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A Course in Biomaterials Taught Using the Socratic Method

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Conference

2014 ASEE Annual Conference & Exposition

Location

Indianapolis, Indiana

Publication Date

June 15, 2014

Start Date

June 15, 2014

End Date

June 18, 2014

ISSN

2153-5965

Conference Session

Innovations in Pedagogy

Tagged Division

Biomedical

Page Count

15

Page Numbers

24.38.1 - 24.38.15

Permanent URL

https://peer.asee.org/19930

Download Count

36

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Paper Authors

biography

William H. Guilford University of Virginia Orcid 16x16 orcid.org/0000-0002-6543-5713

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Will Guilford is an Associate Professor and Undergraduate Program Director of Biomedical Engineering at the University of Virginia. He received his B.S. in Biology and Chemistry from St. Francis College in Ft. Wayne, Indiana and his Ph.D. in Physiology from the University of Arizona. Will did his postdoctoral training in Molecular Biophysics at the University of Vermont under David Warshaw. His research interests include the molecular mechanisms of cell movement and muscle contraction, and effective means for education.

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Michael B. Lawrence University of Virginia

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Abstract

A Course in Biomaterials Taught Using the Socratic MethodAn undergraduate course in Biomaterials had been taught at XXXX University since 2005, andhad been done so in a lecture format guided by a textbook, and using homework and periodicexams as tools for summative assessment. The emphasis was traditional – the material propertiesof (primarily) musculoskeletal tissues.As part of a major course redesign, we wished to embrace a broader definition of “biomaterial”that included materials of biologic origin as well as exogenous materials used during clinicalpractice. We wanted students to synthesize knowledge ranging from chemical properties to theimmune response to understand how clinical problems are solved (or caused) by a variety ofmaterials. Finally, engineering requires an understanding of what information is relevant to theproblem, identification what information is missing, and discussion of these issues in groups.Thus our learning objectives included: 1. Knowing and comprehending how biomaterials of natural and synthetic origins interact with and are recognized by cells; 2. Analyzing how the physical and chemical properties of biomaterials lend themselves to specific clinical applications; and 3. Synthesizing knowledge to use materials in novel ways for clinical applications. 4. Explaining, defending, and forming positions on technical matters via oral argument.To meet these objectives, we used the Socratic method. There were no lectures; rather,instruction relied entirely on questioning of individual students by the instructor. Students wereprovided with a clinical case study one week before class in which the treatment of a patient’scondition involved a specific material (e.g. stainless steel). Students prepared for class usinggeneric questions to help guide their approach, but were otherwise left to their own devices.At the beginning of each class the students were quizzed to ensure they had prepared for theday’s discussion, and to ensure that they learned during the preceding class period. Six studentswere randomly selected at class time to be discussants for a given period, meaning they neverknew when they would be called upon. The instructor spent the remainder of the periodquestioning these six students while the remainder of the class watched and listened. When thediscussants were unable to answer a question, discussion was opened to the entire class.Summative assessment was based on four factors; performance as a discussant, classroomcontributions on days when one was not a discussant, quiz scores, and peer evaluations.Student course evaluations were far above average compared to others of comparable level(4000) in all but two categories – grading policy, and instructor approachability. We arecurrently conducting a 9-month post-test of the students from the inaugural class to determinewhether learning in the Socratic format improves retention and recall.A typical student comment read, “It was nerve-racking, intellectually satisfying, and the materialwas incredibly engaging. The challenge of having to integrate knowledge on the spot, at thewitness of your peers has been the single most effective method of learning I've had in any of ourcoursework. It forced us to integrate knowledge from our research experiences and priorcoursework to understand all the aspects of a case.”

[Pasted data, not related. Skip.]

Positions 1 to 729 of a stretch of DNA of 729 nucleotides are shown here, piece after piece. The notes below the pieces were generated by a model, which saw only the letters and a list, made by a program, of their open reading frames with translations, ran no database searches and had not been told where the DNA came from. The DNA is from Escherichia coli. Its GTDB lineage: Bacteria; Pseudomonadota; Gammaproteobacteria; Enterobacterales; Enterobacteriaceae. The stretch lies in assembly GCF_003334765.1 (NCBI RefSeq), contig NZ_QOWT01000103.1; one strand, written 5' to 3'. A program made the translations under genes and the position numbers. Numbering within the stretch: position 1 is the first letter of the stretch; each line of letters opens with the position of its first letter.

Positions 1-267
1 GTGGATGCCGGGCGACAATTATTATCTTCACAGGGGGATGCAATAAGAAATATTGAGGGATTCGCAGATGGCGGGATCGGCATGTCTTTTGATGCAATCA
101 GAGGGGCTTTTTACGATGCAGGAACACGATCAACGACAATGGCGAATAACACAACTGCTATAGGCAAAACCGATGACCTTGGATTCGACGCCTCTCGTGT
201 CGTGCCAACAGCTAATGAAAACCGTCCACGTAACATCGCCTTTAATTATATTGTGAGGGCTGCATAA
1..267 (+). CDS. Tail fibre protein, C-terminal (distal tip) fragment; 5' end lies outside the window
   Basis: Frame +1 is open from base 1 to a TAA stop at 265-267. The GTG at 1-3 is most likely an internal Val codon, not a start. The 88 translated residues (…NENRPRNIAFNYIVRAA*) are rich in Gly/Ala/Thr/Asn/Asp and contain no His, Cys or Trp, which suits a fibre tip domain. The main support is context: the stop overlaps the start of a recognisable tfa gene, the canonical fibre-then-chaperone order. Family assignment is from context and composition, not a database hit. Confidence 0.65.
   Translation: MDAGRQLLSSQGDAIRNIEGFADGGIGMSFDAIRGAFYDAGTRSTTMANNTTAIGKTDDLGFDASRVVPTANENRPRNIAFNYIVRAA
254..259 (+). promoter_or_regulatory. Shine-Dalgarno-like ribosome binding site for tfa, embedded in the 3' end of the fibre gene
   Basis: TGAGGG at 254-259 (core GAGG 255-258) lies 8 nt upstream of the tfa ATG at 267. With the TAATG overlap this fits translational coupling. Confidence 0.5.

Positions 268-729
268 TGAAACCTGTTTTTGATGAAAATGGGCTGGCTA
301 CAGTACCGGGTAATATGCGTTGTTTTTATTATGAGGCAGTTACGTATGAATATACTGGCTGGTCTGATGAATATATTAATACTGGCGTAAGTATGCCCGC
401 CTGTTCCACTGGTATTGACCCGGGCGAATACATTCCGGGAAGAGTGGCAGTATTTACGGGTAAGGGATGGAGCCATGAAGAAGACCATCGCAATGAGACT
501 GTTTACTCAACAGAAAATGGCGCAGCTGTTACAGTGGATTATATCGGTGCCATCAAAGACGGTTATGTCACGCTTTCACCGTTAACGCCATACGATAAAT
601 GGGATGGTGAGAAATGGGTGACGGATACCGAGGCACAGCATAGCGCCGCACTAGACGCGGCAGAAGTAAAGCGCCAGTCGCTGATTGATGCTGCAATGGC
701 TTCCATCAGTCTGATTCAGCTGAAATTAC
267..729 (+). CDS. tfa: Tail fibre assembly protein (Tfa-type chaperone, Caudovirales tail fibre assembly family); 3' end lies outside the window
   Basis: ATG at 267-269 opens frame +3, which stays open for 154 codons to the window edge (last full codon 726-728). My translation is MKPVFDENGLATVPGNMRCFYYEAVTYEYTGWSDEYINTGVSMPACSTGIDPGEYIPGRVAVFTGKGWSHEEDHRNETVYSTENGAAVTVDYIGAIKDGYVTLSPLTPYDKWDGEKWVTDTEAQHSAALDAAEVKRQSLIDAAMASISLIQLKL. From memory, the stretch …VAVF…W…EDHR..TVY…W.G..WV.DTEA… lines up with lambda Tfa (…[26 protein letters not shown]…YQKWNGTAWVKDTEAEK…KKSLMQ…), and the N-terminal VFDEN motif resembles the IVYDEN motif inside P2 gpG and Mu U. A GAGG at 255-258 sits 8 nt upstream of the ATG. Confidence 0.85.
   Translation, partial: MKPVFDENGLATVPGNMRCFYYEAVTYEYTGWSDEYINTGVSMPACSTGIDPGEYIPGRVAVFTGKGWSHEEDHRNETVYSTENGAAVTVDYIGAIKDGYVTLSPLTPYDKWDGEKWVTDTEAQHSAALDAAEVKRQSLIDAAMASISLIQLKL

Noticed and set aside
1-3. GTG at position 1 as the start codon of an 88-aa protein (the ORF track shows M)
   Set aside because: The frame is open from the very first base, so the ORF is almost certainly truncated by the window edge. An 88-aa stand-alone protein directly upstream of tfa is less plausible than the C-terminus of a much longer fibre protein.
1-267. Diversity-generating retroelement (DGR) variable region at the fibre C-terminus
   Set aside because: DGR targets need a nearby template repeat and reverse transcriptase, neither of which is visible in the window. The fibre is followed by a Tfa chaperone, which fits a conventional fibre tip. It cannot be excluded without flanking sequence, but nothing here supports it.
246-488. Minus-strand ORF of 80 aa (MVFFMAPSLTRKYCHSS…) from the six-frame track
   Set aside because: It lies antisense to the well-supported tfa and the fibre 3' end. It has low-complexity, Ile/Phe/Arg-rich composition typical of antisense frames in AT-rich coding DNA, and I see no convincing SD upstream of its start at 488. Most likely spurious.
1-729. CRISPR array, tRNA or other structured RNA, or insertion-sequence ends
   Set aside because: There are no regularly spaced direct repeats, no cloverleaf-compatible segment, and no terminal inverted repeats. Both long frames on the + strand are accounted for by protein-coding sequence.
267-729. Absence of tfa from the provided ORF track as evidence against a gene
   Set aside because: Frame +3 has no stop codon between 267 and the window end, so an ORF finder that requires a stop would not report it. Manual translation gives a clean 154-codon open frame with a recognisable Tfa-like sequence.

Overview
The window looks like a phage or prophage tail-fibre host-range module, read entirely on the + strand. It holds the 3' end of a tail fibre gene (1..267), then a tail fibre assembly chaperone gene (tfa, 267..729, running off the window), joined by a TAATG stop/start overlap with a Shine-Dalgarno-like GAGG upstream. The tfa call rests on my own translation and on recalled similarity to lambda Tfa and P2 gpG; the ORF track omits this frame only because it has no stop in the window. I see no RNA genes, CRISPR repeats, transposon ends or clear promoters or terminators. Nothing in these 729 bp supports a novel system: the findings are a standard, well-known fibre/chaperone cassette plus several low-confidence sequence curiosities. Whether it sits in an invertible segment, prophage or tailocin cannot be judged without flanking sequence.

Guilford, W. H., & Lawrence, M. B. (2014, June), A Course in Biomaterials Taught Using the Socratic Method Paper presented at 2014 ASEE Annual Conference & Exposition, Indianapolis, Indiana. https://peer.asee.org/19930

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